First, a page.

Click the Play Button to see what Jack and our viewers had to say. (PHOTO CREDIT: AP PHOTO)
FROM CNN's Jack Cafferty:
What are the chances 200 economists would know more about the gas-tax holiday proposals of John McCain and Hillary Clinton? Clinton and McCain would like to buy your vote for somewhere between $28 and $70, which is how much you would save if their idea ever happens... which it won't. If it does, I will eat an Exxon station.
The economists – including four Nobel Prize winners, advisers to past presidents and Republicans as well as Democrats (some of whom are Clinton supporters) – signed a letter rejecting the candidates' plans for the summertime tax relief.
They say it would simply generate major profits for oil companies, instead of significantly lowering prices for consumers. Also, they say it would encourage people to keep buying expensive imported oil, instead of conserving. Lastly, they believe such a tax holiday wouldn't provide much relief for families who feel squeezed by current economic conditions.
Barack Obama has said all along this is nothing more than a political "gimmick." Top House Democrats – including Speaker Nancy Pelosi and Chairman of the Financial Services Committee Barney Frank – have also come out against these proposals.
But, Clinton and McCain don't seem to be paying much attention to the critics. Meanwhile Goldman Sachs is out with a report today that crude oil could rise to as much as $200 per barrel within the next 2 years. Where are Clinton and McCain on that? The answer is: nowhere. They're trying to buy your vote for 18 cents a gallon for three months.
Here’s my question to you: What does it mean when more than 200 economists say the McCain-Clinton gas-tax holiday is a bad idea?
Interested to know which ones made it on air?
Paul from Columbia, South Carolina writes:
Raise the gas tax to raise the funds to develop alternative energies and keep every cent raised out of the grubby hands of the politicians. Then, send the incumbents packing. Want real "change"? This is the way to get it started. Fire the whole damn bunch.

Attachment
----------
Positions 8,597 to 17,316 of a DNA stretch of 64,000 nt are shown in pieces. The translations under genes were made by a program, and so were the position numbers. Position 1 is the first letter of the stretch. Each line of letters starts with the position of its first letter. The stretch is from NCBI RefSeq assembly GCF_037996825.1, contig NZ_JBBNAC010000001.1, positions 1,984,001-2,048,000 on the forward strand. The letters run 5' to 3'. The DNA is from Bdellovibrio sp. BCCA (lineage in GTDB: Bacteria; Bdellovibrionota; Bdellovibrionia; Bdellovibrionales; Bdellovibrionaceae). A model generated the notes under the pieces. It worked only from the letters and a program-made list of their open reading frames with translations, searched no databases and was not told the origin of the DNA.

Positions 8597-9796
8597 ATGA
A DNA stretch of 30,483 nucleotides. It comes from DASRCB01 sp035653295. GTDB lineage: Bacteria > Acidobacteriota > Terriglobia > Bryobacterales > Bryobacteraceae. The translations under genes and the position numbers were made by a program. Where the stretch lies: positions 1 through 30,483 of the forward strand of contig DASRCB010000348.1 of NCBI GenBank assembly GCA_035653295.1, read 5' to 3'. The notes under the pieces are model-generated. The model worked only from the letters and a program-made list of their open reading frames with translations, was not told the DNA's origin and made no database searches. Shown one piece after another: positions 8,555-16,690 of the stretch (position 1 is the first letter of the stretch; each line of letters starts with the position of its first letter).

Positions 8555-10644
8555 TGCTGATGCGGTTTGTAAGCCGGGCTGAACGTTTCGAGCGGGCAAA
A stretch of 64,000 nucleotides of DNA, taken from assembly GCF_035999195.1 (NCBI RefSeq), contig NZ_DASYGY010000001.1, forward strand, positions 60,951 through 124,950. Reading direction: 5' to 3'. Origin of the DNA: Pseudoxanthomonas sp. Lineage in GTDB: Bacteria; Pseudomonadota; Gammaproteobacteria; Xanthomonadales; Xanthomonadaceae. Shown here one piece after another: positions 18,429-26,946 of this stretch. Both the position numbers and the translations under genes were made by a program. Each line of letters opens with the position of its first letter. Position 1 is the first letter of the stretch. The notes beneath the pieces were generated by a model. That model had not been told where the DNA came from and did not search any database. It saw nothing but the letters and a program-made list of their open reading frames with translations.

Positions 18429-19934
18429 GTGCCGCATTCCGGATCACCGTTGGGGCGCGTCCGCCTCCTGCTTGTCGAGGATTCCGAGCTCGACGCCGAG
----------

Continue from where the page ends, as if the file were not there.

Greg from Oak Park, Illinois writes:
Well, sir, that depends. In Clintonland, it means Hillary is correct and she's facing a vast economics-wing conspiracy. In this reality, it means that it's an incredibly dumb idea that has no chance of passing and would lay off thousands of road construction workers who, in all probability, would prefer to stay employed and feed their families. But don't worry about it, Jack. In a month, she'll just say she misspoke.
Peter from Fairview, Texas writes:
Those over 200 economists must still be employed. They can afford to speculate on ideas and concepts and if they are wrong so what? No blood, no foul. I will take any help I can get and even if it is only .18 cents a gallon I will take it. Only a fool would deny .18 cents off at the pumps and I am willing to bet those same 200 economists will not refuse the discount when they pay for their gasoline either.
Randy from Woodstock, Illinois writes:
Most economists say it’s a bad idea because that’s what it is, a bad idea! In Illinois, where I am from, they tried it. They cut the gas tax and the price just went up!
Samantha writes:The weekend or summer tax-free gas proposals are only minor help. I want a candidate to come forward and say:
(1) we are too dependent on foreign countries and their prices
(2) we need more off-shore drilling off U.S. coasts, and
(3) what about immediately starting more oil refineries and implementing wind mill powered energy.
Brad from Chicago writes:
Jack, I completely agree with you, but I hope you’re wrong because watching you eat an Exxon station would be very entertaining.